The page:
Suoqun Liu and I were friends at Penn in the early '80s. We both worked at the Annenberg Center, and got to see so many plays and performances for free. Suoqun was from remote western China, near Xi'an or thereabouts. I was amazed; I'd never met anyone from "Red" China before. When I myself went to China for a few years, I came back and started talking to Suoqun in fluent Mandarin. "Oh, you can go anywhere," he said.
We then lost touch, but a while back I did a search on him, and wrote him an email to catch up on life. When I did not receive a reply, I dug further. I found out that Suoqun had written a personal history, "A Village Boy From China," a charmingly written story of his remarkable hardships and eventual happiness. I also found out that he had died of lung cancer shortly after the book was pressed.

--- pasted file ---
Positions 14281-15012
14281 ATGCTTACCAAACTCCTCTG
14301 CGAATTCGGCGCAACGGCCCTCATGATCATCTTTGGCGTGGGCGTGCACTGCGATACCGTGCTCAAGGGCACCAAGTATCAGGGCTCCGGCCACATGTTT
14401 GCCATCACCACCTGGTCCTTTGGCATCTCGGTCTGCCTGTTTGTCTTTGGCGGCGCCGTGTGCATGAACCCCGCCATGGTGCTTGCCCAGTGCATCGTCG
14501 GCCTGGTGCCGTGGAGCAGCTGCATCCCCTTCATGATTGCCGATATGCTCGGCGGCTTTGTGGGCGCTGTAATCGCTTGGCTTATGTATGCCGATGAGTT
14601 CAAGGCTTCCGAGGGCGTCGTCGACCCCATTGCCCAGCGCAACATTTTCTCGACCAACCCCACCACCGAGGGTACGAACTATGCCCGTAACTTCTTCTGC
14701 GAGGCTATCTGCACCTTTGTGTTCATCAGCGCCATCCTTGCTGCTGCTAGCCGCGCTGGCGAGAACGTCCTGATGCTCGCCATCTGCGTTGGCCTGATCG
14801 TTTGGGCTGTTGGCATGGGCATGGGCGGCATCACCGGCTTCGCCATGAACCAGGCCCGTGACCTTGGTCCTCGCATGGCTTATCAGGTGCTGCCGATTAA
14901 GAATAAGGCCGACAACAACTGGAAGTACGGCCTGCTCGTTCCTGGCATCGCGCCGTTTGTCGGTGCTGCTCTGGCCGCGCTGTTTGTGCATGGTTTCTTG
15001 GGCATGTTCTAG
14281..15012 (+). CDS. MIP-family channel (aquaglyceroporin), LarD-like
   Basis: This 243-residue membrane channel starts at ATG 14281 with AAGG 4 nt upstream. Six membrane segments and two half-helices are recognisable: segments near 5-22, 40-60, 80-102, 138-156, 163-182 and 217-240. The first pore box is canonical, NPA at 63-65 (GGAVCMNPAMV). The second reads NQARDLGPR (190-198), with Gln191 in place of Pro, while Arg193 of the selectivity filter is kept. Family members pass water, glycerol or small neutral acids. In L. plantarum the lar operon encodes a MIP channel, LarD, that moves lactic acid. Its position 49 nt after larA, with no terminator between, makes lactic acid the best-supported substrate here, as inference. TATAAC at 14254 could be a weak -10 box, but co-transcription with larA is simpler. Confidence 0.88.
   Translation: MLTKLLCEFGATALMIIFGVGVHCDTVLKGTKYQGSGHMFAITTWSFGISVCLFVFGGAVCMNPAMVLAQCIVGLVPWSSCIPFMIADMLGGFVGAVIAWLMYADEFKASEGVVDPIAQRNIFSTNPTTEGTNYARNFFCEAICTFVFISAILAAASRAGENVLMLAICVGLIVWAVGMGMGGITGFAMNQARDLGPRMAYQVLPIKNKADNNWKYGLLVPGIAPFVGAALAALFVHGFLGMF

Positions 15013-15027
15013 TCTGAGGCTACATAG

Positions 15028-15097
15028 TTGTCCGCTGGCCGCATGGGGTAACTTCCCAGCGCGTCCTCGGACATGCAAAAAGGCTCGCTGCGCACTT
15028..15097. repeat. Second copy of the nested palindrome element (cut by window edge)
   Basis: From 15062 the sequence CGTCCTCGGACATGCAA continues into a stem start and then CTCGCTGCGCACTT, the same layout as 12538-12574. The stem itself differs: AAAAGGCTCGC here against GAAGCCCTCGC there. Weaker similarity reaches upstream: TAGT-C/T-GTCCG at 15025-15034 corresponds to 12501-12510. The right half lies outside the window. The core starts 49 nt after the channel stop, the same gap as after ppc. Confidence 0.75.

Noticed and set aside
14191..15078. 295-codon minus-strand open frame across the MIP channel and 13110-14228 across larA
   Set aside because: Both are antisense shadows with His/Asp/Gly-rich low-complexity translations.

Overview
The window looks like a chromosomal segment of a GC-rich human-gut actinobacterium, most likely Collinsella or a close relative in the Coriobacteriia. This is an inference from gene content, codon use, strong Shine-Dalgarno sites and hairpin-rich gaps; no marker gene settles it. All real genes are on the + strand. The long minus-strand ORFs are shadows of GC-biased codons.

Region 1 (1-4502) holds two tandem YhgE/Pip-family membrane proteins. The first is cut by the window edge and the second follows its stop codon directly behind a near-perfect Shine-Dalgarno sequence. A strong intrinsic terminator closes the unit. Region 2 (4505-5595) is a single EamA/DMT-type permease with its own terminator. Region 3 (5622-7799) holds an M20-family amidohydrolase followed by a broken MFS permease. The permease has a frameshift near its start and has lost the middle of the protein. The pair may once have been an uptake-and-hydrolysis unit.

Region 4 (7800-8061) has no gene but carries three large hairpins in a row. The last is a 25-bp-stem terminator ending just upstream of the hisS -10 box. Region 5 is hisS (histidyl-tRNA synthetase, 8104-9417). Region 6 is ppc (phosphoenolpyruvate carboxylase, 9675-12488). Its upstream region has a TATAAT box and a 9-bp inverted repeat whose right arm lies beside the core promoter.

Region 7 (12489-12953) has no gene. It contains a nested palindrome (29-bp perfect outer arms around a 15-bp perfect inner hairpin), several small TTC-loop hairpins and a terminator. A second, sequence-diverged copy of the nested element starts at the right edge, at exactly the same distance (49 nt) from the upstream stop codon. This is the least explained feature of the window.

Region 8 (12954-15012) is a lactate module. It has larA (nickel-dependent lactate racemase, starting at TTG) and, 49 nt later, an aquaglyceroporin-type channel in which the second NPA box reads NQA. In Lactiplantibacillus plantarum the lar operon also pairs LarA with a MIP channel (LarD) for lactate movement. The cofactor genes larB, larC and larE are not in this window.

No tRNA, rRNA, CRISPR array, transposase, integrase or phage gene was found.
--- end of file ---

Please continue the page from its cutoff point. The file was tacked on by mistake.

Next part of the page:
A non-smoker, Suoqun nonetheless was victimized by awful environmental pollutants back in China. He had no way of knowing at the time of the book's writing that the scenes he was describing would eventually lead to this awful result. Although I am not mentioned in the book, several scenes refer to me. I gave him his skateboard, and we made shabbos together several times with our mutual friend Sari.